This course studies works of film and media as aesthetic objects that engage with communities identified by class, gender, race, ethnicity, and sexuality. It considers both the effects of prejudice, intolerance and discrimination on media and filmmaking practices and modes of reception that promote cultural pluralism and tolerance. It historicizes traditions of representation in film and media and analyzes works of contemporary film and media to explore the impact and evolution of these practices. Classroom discussion will be organized around course readings, screenings and publicity (interviews, trailers, etc.). Assignments will supplement these discussions by providing opportunities to develop critical /analytical /evaluative dialogues and essays about cinematic representation. ENG 381 satisfies the Arts and Letters group requirement by actively engaging students in the ways the discipline of film and media studies has been shaped by the study of a broad range of identity categories, including gender, sexuality, race, ethnicity, and class. By requiring students to analyze and interpret cinematic representation from these perspectives, the course will promote an understanding of film as an art form that exists in relation to its various social contexts. ENG 381 also satisfies the Identity, Pluralism, and Tolerance multicultural requirement by enabling students to develop scholarly insight into the construction of collective identities in the mass media forms of film and television. It will study the effects of prejudice, intolerance and discrimination on mainstream media. Students will study the ways representational conventions, such as stereotypes, have resulted from filmmaking traditions that have excluded voices from varying social and cultural standpoints. The course will also consider filmmaking practices and modes of reception that promote cultural pluralism and tolerance.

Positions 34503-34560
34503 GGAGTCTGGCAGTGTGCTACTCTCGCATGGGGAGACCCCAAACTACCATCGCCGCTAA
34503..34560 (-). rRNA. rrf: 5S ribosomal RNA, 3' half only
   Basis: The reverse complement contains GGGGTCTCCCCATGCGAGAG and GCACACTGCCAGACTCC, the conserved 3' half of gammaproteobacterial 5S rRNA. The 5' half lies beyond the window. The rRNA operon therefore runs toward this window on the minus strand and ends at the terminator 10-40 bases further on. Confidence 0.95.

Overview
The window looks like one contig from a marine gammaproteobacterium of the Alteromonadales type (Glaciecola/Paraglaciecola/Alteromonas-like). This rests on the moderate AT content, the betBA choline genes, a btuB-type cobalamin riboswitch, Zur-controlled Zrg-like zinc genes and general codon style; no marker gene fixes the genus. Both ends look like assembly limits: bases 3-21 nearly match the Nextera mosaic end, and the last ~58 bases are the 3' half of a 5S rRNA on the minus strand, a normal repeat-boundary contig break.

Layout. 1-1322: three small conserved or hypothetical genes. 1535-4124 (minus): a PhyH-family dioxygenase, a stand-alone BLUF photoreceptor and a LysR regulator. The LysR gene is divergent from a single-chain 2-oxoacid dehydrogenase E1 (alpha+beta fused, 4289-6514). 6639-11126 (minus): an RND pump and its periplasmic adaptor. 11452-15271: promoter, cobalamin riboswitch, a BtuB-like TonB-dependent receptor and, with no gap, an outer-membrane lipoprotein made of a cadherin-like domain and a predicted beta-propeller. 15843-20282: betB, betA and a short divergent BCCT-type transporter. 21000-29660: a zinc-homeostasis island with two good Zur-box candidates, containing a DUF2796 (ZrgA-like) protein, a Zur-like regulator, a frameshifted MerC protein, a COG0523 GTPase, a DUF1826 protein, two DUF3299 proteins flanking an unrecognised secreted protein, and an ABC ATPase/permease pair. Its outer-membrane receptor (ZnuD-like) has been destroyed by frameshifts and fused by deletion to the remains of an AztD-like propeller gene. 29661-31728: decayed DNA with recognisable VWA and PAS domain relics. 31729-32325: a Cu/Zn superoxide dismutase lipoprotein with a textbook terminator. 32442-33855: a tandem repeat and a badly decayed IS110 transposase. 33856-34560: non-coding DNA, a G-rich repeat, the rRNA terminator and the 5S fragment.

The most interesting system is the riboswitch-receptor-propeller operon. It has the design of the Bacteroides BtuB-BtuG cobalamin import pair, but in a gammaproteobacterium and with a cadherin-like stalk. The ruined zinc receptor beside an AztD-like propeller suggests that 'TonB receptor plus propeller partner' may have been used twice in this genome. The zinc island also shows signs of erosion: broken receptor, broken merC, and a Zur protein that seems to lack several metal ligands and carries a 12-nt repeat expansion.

Gen Ed; Multicultural; Elective